Creating Blend4Web Materials. Playing With Reflections.


This tutorial continues the series of articles on creating materials for Blend4Web projects. Last time, we learned about simple matte materials. Now, it is time to discuss the subject of reflections.

Chrome material from Blend4Web Material Library

The most simple example of a material like this would be a polished chrome steel, as it reflects its surrounding almost uniformly. First of all, however, we should take a look at methods of creating reflections that are used for materials in Blend4Web Material Library.

1. Real-time reflections. To use this feature, you only have to enable the Reflective option in the material settings. Keep in ming that, depending on the complexity of the scene and the number of reflected objects, using real-time reflection may significantly impact performance.

2. Cubemap reflections. Cubemaps are textures that contain baked reflection images. These images are not rendered in real-time, so in essence cubemap only imitates a real reflection. This approach is fast and convenient, but it does not take into account any changes in the environment.

Working with cubemaps is described in greater detail here.

An example of an object reflecting its surroundings

The picture above shows an object that correctly reflects its surroundings and environment; reflection is updated in real time.

An example of using a cubemap

Cubemap reflections is an optimized and performance-friendly approach, and they also can be used to produce artistically impressive effects that do not depend on the environment and lighting conditions.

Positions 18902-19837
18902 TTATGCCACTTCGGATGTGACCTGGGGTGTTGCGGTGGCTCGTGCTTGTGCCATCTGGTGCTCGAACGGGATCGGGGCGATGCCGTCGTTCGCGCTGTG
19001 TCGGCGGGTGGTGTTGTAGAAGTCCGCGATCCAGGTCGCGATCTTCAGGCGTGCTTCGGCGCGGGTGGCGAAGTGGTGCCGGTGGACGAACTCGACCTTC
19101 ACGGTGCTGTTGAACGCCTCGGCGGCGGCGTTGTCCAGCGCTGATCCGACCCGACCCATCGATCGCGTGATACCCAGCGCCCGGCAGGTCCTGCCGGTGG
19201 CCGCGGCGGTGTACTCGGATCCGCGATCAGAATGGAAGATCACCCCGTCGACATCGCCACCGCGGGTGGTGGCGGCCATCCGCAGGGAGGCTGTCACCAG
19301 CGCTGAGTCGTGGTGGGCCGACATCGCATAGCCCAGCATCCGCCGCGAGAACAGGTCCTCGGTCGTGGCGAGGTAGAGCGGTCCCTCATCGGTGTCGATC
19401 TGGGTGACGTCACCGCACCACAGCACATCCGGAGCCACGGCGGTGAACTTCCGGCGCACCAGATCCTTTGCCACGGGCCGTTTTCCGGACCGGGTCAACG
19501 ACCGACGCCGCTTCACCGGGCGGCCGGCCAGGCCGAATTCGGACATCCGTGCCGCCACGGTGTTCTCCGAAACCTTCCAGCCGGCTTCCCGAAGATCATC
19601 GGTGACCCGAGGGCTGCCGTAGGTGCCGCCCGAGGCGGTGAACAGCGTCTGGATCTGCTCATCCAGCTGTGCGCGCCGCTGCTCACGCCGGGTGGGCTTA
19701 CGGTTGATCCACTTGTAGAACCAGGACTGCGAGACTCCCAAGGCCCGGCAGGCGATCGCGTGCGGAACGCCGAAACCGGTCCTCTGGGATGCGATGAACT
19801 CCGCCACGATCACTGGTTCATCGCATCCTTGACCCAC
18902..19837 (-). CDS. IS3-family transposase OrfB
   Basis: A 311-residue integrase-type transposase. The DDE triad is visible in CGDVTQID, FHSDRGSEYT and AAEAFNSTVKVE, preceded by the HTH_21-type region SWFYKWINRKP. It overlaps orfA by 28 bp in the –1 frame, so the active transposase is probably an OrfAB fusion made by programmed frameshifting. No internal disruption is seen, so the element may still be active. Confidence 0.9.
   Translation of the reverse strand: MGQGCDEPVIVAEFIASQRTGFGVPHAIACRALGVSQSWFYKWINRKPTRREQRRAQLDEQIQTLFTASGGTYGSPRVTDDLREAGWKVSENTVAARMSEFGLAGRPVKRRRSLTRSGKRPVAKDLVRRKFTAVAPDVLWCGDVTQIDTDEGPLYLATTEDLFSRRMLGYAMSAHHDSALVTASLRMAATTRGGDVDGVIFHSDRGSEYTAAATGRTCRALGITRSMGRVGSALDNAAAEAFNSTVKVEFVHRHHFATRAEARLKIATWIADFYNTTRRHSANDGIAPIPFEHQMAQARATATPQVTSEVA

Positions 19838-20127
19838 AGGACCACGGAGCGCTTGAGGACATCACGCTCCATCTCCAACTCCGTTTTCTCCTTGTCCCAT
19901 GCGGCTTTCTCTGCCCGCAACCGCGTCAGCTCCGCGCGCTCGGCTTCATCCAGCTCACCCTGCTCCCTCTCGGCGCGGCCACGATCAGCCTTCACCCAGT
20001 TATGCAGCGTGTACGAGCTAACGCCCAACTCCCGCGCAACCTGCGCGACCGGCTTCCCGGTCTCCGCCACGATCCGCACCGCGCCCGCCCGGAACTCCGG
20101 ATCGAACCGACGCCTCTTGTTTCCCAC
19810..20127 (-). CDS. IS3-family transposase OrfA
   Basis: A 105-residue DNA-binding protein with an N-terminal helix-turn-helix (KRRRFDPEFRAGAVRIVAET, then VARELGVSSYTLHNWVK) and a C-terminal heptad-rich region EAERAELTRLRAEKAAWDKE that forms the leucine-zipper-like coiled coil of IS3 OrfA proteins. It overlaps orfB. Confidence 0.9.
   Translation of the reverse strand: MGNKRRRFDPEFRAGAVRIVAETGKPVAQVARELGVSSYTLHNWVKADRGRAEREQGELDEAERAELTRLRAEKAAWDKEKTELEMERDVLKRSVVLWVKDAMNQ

Cubemaps with various degrees of blur

To imitate the Roughness parameter used in PBR material model, you can “blur” your cubemap using any image manipulation software (GIMP, Photoshop or any other). The sphere at the left looks like its Roughness is set to zero, while the one at the right should have it close to 1.

Chrome material with cubemap-based reflection

So, if we now take a look at our chrome material, we should notice that it only uses one cubemap and a special Reflect node that it needs to work correctly.


Now, let’s take a look at a more complex material that uses normal maps as well as cubemaps. This will be copper.

Copper material

The node setup used in the copper material can look rather convoluted, but we don’t have to go through all of its components. The only part that really matters is its core. Everything else only adds some effects like weariness and dirt so the material would look more lifelike.

Simplified copper material

Here is the simplified copper material, more suitable for understanding how the core works. Its base is the cubemap (2). Real-life metals reflect almost perfectly, and the reflection is tinted with a certain color. And this is exactly what the core does: the ColorMix (3) node is used to apply the color suitable for this particular metal to the cubemap.

The copper material in the Blend4Web Material Library is roughly polished. To produce this effect, the cubemap should be distorted around small creases and irregularities. So, the Normal input of the Reflect node is connected to the seamless Normal map that is used to imitate rough and uneven grinding.

Normal map is used to imitate irregularities left by rough grinding on the surface of the metal

Now, feel free to watch a video that shows the process of creating a copper material from scratch. It omits some additional effects like dirt or abrasions, but you can use what you have learned from this article to add them yourself.

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